To successfully play digital music though my HiFi several software components play a part.
It’s not just about throwing numbers at a digital to analogue converter.
To build a full system you need a media server to hold the files, a streamer to deliver the right files to a sound interface, a controller so you can tell it what to do and curation software to build the music library in the first place. It’s also a jolly good idea to back it all up from time to time.
My media server is a dedicated Network attached storage (NAS) from Synology. The Synology is essentially a highly customised Linux server which is optimised for managing discs.
It is capable of acting as a DLNA server, which indeed it does, using the application Audio Station. Other devices in the house take full advantage of the DLNA capabilities this offers.
For the purpose of this project I have also configured the Synology to publish the folder containing my music as a network share using the File Station application. The share is configured so that it can only be accessed with a username and password and a dedicated account is configured for use by this project. The media Streamer is configured to mount the music folders using that account. It does not use the Audio Station software.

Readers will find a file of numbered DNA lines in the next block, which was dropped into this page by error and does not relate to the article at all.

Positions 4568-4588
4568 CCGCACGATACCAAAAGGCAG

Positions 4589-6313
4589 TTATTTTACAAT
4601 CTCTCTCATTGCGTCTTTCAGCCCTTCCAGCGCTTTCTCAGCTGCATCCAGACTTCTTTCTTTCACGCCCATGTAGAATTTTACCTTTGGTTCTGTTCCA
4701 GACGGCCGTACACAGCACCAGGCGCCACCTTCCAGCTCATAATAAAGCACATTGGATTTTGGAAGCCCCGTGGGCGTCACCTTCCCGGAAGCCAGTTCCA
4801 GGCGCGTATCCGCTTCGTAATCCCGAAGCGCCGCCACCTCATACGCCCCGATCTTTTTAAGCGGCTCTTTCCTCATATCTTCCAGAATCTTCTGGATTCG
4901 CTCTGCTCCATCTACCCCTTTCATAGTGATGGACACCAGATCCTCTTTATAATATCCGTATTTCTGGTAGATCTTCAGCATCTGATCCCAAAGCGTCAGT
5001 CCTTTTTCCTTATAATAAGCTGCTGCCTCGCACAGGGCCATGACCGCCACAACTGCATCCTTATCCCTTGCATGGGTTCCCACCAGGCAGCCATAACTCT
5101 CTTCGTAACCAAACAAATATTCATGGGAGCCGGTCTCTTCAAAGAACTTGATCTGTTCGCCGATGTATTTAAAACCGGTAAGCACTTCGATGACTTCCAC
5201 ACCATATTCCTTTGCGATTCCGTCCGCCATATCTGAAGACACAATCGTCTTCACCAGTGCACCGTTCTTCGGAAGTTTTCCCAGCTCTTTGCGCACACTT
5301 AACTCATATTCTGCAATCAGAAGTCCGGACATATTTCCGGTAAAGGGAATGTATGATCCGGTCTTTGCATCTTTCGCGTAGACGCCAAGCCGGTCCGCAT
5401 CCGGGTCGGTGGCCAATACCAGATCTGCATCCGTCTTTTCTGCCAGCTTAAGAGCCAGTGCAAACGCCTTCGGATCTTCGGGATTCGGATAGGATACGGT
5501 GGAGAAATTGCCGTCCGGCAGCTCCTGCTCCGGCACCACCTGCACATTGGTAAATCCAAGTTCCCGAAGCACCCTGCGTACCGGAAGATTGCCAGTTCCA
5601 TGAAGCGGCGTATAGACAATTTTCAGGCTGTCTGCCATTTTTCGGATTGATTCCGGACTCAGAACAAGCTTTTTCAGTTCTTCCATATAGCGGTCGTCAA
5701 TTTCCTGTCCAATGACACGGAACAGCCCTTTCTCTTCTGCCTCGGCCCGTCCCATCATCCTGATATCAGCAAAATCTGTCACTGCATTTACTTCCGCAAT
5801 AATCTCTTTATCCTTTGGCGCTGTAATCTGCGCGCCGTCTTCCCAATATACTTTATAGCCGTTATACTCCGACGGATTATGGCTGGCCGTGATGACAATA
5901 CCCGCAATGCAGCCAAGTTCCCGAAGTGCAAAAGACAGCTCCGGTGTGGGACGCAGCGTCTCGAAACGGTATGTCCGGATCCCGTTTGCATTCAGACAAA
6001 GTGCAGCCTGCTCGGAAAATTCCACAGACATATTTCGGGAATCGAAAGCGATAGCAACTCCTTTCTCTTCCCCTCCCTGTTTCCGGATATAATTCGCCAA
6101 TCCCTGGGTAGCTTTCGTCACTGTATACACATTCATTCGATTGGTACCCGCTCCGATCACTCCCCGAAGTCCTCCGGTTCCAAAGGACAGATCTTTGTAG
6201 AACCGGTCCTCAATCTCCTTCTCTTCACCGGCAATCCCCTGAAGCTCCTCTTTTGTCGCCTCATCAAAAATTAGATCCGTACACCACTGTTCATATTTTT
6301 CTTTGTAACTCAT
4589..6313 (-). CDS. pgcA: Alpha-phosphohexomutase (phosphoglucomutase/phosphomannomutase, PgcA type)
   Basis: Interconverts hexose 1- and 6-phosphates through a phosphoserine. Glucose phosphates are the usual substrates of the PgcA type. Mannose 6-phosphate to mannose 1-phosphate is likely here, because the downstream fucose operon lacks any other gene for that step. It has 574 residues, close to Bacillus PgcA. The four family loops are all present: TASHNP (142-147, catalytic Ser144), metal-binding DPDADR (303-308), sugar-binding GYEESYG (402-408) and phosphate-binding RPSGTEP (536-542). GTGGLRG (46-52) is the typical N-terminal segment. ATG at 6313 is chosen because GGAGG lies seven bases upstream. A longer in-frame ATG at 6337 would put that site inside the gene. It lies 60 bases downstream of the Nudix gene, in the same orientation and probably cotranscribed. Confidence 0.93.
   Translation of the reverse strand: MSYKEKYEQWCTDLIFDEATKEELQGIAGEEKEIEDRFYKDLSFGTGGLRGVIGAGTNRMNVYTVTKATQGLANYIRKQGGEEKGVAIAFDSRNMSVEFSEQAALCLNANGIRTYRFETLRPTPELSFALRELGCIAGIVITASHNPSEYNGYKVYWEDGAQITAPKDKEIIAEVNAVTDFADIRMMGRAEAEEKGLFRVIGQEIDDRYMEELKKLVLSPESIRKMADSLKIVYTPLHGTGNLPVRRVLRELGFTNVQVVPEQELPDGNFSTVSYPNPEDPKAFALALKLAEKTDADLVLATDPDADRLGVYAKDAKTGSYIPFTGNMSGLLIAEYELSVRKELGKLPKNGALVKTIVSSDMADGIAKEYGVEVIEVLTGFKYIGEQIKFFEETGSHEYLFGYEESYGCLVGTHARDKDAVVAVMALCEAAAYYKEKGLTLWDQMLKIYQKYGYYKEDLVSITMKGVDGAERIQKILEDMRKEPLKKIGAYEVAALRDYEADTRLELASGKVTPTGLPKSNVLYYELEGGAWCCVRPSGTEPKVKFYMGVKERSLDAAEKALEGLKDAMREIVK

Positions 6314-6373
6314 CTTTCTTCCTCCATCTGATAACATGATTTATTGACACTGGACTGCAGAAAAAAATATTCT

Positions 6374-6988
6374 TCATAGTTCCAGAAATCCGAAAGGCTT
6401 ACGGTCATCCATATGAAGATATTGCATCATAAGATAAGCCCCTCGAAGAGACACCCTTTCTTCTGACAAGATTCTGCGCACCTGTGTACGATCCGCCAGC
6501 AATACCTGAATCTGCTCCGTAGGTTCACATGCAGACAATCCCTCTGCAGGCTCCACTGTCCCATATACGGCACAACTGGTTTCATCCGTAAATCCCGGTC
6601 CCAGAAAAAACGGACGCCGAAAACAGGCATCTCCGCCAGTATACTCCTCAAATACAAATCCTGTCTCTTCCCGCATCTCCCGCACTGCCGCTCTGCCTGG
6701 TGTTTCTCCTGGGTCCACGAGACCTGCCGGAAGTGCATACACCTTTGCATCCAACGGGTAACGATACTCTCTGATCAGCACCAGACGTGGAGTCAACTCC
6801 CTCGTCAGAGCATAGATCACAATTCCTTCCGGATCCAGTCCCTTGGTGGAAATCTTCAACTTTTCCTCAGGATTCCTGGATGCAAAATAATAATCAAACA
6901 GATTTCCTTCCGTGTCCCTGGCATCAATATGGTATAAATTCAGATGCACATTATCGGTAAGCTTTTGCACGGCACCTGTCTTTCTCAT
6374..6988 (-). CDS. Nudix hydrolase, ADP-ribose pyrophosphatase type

I use my NAS for all sorts of things, including hosting this website. You can see from the Pi Chart above that audio files take up almost half of the used space.
This is the part of the system which is responsible for the actual playing of the music. This software will run on a raspberry Pi connected directly to a sound card and by a wired connection to the network for quick access to the Media server.
I considered several options for pi based media servers, settling on the MusicBox distribution. this is based on Mopidy, an open source music server. This has the capability to be upgraded and customised in many ways should I need to, but for now it has a couple of killer features that I need.
Direct network access.
To maximise performance MusicBox is configured to access music from network attached storage instead of using the rather slow and cumbersome DLNA protocols. The fact that this storage happens to be hosted on the Synology is not important.
MusicBox scans the network music library when you tell it to and remembers what it finds. This can take a while to do, but you only do it occasionally. The payback is very fast song lookup and searching. This is possible because it happens within the pi with minimal network or disc access